Holometer team develops new laser-based cutting technique

Ray Tomlin tunes the laser in the Holometer lab. Photo: "Headless" Reidar Hahn

Ray Tomlin tunes the laser in the Holometer lab. Photo: “Headless” Reidar Hahn

Just in time for Halloween, Fermilab’s Holometer collaboration has finished the first test run of a new laser-based technique to cut materials with soft tissue and hard surfaces.

Experimenting in the Holometer laser lab located near the Meson Building, Ray Tomlin and his colleagues successfully used a 2,000-watt laser to cut intricate patterns into leather, pumpkins and candy bars.

“We are thrilled,” said Aaron Chou, who is the spokesperson for the Holometer collaboration. “We’ve spent months tuning the laser and eliminating background noise. Now we finally are in a position to demonstrate that our laser is ready to test the fabric of the universe and cut leather for a suit.”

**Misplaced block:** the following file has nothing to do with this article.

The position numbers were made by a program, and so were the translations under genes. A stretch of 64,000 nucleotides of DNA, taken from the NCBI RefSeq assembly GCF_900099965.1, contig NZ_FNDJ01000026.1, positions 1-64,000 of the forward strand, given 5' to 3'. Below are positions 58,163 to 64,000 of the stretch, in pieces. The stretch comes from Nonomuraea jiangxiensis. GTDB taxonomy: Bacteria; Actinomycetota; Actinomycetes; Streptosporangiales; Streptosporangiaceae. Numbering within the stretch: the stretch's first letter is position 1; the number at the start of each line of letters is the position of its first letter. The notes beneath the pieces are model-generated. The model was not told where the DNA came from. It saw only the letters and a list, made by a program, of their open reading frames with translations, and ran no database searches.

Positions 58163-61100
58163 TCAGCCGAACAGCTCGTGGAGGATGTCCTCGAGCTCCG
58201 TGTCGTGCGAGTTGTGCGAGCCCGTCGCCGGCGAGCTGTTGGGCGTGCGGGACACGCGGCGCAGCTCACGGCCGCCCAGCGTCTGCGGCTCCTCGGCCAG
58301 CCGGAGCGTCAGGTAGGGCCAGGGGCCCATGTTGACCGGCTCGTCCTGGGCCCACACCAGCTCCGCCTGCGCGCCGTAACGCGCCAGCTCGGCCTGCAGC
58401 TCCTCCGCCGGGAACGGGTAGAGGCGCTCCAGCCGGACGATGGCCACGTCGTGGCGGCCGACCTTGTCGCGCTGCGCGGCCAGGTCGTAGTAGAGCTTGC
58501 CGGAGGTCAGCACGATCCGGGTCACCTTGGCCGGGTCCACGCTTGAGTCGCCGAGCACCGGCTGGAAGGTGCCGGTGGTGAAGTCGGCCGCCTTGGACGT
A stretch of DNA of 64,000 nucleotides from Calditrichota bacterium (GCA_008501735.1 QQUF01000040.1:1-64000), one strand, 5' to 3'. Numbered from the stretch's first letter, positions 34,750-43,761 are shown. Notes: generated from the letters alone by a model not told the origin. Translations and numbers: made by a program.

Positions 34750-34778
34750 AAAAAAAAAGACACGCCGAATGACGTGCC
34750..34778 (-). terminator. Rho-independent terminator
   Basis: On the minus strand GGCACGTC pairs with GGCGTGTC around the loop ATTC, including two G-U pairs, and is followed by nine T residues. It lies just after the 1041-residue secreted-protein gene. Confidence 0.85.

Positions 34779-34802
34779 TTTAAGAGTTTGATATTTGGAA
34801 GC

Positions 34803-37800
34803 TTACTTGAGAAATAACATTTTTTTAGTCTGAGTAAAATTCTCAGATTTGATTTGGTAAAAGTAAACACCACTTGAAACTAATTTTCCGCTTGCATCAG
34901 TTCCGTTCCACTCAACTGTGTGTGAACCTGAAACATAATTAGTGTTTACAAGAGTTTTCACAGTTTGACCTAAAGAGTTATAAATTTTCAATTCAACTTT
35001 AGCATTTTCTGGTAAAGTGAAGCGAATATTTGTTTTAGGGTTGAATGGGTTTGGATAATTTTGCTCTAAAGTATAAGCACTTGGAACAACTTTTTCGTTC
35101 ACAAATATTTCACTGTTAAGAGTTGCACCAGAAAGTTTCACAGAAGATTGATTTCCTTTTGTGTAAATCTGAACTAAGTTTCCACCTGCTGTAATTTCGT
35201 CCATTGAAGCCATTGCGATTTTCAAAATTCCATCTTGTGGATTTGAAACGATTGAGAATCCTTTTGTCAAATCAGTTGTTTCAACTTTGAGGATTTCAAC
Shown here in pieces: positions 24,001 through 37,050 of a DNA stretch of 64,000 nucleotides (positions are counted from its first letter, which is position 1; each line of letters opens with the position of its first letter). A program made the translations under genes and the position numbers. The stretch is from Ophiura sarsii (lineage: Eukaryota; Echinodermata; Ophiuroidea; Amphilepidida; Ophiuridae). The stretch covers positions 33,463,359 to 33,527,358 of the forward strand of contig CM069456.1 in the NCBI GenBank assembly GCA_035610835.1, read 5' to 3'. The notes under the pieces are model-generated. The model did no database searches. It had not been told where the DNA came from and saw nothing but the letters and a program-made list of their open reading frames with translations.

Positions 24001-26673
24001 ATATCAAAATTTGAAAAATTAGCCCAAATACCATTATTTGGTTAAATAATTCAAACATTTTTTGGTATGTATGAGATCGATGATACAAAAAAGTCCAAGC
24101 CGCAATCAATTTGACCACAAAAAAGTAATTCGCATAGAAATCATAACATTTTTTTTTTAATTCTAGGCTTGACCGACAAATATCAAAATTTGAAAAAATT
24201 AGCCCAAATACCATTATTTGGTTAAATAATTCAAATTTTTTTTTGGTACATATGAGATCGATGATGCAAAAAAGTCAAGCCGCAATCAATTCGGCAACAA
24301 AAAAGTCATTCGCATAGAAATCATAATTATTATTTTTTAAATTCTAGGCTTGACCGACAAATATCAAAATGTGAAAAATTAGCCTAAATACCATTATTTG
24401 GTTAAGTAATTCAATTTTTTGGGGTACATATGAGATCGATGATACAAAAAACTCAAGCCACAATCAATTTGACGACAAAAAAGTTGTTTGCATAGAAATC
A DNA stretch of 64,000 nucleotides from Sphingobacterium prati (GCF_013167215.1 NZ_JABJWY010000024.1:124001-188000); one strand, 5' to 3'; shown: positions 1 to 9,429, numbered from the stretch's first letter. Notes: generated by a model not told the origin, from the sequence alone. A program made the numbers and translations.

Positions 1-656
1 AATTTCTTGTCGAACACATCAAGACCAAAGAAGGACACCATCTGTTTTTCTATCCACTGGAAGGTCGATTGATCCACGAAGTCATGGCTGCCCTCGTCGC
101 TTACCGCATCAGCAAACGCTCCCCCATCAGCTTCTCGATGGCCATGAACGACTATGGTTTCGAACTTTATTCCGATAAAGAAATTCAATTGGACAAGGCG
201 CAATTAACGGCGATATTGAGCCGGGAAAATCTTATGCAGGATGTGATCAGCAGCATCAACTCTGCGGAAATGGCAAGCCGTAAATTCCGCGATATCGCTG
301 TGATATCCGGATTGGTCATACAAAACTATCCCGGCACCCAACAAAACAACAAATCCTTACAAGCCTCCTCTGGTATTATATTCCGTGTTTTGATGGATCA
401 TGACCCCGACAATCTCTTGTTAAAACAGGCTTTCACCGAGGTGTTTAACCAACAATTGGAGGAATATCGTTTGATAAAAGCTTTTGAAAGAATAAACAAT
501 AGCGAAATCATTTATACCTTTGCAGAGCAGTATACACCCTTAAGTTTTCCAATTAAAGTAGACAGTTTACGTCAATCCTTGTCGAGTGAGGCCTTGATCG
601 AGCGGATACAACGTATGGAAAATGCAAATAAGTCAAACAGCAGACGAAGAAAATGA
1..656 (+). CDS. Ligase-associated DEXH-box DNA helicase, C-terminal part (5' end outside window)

Originally designed to look for the structure of space at the smallest scales, the precision laser displayed its extraordinary qualities when collaboration member Ray Tomlin put on his safety glasses and placed an apple into the laser beam. Within seconds, the laser produced perfectly shaped apple slices, and the scent of apple cider spread across the lab.

“I will never forget that moment,” Tomlin said. “My colleagues handed me the caramel dip, and it was heaven.”

Fermilab employees interested in learning more about this laser application are invited to attend a cutting demonstration at 8 p.m. tonight, Oct. 31, at the laser lab. The Holometer team would appreciate if attendees brought extra pumpkins and candy.